December 2020

One of the things I used to comfort myself with when COVID-19 first appeared on the scene, waaaay back at the beginning of 2020 (are we done yet?), was that at least this wasn’t Ancient Egyptian times! That may sound odd, but I was in the midst of editing the second book in my series, The Desert Prince, which picks up with healer Sesha and her friends, where The Lost Scroll of the Physician leaves off.

Most people will remember 2020 as the year of COVID-19; a year that was downright awful. And for good reason, of course — the pandemic wreaked havoc on the world, ruining lives, shuttering businesses, and crippling the economy. A year ago, nobody could have predicted we’d all be donning face masks or lining up for groceries; that stadiums and playgrounds would be closed, office towers vacated. Travelling abroad? Forget about it. The risks of catching and spreading COVID were not worth the reduced price of airfare. In fact, the only place that felt safe was in the closed comfort of home.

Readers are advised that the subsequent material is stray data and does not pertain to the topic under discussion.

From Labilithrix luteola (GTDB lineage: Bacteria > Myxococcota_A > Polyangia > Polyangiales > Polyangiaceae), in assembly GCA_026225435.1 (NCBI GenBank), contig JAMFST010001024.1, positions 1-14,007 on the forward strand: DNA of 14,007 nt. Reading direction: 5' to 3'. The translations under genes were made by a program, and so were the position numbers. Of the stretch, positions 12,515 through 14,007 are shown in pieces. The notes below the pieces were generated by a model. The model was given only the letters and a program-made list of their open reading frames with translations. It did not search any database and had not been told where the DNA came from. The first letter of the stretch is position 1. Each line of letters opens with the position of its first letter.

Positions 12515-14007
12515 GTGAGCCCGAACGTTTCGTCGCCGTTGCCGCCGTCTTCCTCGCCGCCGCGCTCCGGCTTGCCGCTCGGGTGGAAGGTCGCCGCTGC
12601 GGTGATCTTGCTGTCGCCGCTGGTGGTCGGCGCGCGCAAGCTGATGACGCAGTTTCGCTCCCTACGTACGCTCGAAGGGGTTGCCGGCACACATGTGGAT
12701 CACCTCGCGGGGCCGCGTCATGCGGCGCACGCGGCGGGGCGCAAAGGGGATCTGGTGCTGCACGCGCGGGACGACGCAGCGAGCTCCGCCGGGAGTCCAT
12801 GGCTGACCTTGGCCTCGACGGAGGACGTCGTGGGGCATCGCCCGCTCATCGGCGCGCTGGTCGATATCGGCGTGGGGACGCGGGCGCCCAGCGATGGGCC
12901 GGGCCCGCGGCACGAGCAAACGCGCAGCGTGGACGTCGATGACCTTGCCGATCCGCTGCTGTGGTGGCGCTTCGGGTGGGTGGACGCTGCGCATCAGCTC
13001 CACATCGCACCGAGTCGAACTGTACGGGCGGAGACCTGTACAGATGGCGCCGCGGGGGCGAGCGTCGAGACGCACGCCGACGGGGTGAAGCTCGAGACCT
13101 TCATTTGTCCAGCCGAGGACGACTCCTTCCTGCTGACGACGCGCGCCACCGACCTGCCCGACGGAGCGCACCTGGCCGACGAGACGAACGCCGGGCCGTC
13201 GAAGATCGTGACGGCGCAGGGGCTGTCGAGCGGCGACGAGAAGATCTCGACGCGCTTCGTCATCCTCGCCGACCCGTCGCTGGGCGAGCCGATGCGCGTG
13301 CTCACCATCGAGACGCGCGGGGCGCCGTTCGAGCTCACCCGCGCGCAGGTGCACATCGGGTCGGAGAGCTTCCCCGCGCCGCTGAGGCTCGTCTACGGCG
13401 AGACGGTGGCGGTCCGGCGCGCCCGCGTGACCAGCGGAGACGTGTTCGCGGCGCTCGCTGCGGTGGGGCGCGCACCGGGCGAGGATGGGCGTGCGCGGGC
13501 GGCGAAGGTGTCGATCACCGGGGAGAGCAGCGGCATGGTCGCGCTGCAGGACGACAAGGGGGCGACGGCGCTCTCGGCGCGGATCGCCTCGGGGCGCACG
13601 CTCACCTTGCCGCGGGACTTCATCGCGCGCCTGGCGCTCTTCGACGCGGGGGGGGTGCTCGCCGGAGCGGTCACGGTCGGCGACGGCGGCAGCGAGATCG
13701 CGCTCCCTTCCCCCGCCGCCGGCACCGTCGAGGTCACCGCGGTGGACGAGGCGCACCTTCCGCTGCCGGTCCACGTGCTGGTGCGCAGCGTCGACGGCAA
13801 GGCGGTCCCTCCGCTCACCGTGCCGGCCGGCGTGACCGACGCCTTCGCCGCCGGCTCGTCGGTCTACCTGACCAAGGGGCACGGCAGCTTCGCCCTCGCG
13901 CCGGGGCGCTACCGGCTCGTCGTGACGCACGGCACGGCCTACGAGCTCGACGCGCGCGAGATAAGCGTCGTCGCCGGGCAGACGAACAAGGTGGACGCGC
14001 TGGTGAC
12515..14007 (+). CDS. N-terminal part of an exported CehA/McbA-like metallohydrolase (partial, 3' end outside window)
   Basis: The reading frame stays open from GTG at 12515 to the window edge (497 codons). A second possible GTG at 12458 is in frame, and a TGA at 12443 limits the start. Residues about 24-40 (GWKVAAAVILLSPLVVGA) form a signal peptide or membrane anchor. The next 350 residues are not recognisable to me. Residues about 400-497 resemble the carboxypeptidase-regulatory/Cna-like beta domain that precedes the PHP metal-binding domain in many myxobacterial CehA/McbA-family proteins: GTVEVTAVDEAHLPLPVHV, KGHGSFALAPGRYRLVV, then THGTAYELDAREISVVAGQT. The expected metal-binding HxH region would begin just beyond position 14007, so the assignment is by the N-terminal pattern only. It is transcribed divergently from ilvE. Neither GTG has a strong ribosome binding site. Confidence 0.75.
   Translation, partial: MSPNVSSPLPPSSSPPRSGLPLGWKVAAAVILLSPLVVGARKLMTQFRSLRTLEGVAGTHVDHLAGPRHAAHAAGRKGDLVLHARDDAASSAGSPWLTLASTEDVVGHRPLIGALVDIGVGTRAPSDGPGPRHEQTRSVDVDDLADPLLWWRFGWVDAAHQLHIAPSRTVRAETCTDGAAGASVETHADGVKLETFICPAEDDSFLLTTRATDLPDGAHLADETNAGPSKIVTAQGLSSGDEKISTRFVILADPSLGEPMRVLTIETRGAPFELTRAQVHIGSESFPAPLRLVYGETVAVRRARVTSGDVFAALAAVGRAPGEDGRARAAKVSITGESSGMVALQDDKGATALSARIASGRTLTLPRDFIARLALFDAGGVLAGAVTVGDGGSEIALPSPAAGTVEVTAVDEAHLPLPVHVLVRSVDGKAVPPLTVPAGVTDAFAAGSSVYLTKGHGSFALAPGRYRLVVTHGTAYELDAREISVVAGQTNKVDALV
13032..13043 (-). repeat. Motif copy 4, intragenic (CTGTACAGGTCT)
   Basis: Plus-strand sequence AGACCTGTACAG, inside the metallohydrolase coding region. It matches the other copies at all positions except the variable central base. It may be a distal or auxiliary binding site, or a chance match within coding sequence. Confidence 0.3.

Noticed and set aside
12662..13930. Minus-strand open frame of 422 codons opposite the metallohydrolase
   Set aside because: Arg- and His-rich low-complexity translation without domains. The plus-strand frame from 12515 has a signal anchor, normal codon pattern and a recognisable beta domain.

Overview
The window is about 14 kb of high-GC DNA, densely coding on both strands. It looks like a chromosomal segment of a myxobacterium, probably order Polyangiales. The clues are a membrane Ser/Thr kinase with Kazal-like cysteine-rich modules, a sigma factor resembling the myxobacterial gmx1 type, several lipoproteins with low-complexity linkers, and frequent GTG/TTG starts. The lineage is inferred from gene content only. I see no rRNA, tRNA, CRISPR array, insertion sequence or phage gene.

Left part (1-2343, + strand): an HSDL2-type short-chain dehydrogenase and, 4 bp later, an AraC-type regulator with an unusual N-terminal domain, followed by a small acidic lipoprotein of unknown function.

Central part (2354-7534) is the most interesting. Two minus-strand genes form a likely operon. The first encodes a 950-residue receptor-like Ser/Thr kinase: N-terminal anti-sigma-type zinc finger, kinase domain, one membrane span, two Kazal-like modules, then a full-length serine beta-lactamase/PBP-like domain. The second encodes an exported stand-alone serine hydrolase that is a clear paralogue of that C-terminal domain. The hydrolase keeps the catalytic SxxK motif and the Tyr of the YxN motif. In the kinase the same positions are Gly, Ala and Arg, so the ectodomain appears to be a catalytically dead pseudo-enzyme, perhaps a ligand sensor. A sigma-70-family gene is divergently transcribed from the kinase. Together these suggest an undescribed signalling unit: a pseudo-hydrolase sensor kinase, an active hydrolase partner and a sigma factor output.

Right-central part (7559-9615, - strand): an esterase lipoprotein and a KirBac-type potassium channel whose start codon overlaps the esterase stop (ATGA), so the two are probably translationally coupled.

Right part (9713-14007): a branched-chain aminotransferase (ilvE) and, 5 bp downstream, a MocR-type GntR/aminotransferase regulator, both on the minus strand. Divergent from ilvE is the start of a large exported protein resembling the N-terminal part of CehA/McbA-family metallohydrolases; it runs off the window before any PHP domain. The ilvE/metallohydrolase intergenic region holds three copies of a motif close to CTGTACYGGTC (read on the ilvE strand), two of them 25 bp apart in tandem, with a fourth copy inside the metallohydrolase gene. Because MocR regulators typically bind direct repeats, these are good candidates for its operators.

Dundurn Press is thrilled to congratulate author Kate Armstrong whose 2019 book The Stone Frigate is the winner of the 2020 Ontario Historical Society Alison Prentice Award!


The Stone Frigate:The Royal Military College's First Female Cadet Speaks Out is the harrowing account of an ordinary, young woman admitted as the first female Cadet at the Royal Military College of Canada, as she struggled for survival in the ultimate boys’ club. The Stone Frigate was also a finalist for the 2020 Kobo Emerging Writer Prize in Nonfiction. 

Sometimes, when life and art overlap it’s a happy synchronicity. Other times not so happy when a friend experiences an over-long recovery from COVID and her doctor has nothing to suggest. She typed, “We can’t garden without needing naps; we can’t take walks; even grocery shopping leaves us all exhausted for days. You know about managing fatigue from your character Jan in those Falls books. Can you suggest anything we can try?”